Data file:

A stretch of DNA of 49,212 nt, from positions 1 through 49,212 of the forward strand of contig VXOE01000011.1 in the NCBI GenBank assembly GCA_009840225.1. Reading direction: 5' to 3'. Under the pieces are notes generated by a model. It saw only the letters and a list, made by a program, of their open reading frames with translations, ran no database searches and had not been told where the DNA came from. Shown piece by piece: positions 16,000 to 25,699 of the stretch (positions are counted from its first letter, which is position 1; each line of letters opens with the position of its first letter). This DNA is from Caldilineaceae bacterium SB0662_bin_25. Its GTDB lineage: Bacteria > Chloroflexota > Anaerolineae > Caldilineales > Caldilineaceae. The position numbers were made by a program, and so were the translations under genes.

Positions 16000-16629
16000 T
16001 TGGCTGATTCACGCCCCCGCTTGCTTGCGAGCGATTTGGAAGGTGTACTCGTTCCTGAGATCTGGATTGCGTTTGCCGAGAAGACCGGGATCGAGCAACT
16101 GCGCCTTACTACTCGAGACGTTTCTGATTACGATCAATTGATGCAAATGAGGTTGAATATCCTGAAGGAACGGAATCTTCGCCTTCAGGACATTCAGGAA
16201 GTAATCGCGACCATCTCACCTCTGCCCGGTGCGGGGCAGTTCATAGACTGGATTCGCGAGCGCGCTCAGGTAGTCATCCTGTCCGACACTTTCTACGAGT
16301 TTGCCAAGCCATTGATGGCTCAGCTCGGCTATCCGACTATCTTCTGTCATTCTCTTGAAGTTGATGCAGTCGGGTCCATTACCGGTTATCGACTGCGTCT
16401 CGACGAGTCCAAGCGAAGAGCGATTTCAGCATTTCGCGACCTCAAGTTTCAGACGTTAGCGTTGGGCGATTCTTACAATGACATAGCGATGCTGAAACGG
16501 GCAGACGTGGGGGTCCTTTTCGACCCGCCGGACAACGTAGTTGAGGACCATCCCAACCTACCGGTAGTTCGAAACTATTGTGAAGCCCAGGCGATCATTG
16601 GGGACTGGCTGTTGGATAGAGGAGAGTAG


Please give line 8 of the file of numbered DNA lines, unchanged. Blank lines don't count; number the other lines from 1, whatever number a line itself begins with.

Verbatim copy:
16401 CGACGAGTCCAAGCGAAGAGCGATTTCAGCATTTCGCGACCTCAAGTTTCAGACGTTAGCGTTGGGCGATTCTTACAATGACATAGCGATGCTGAAACGG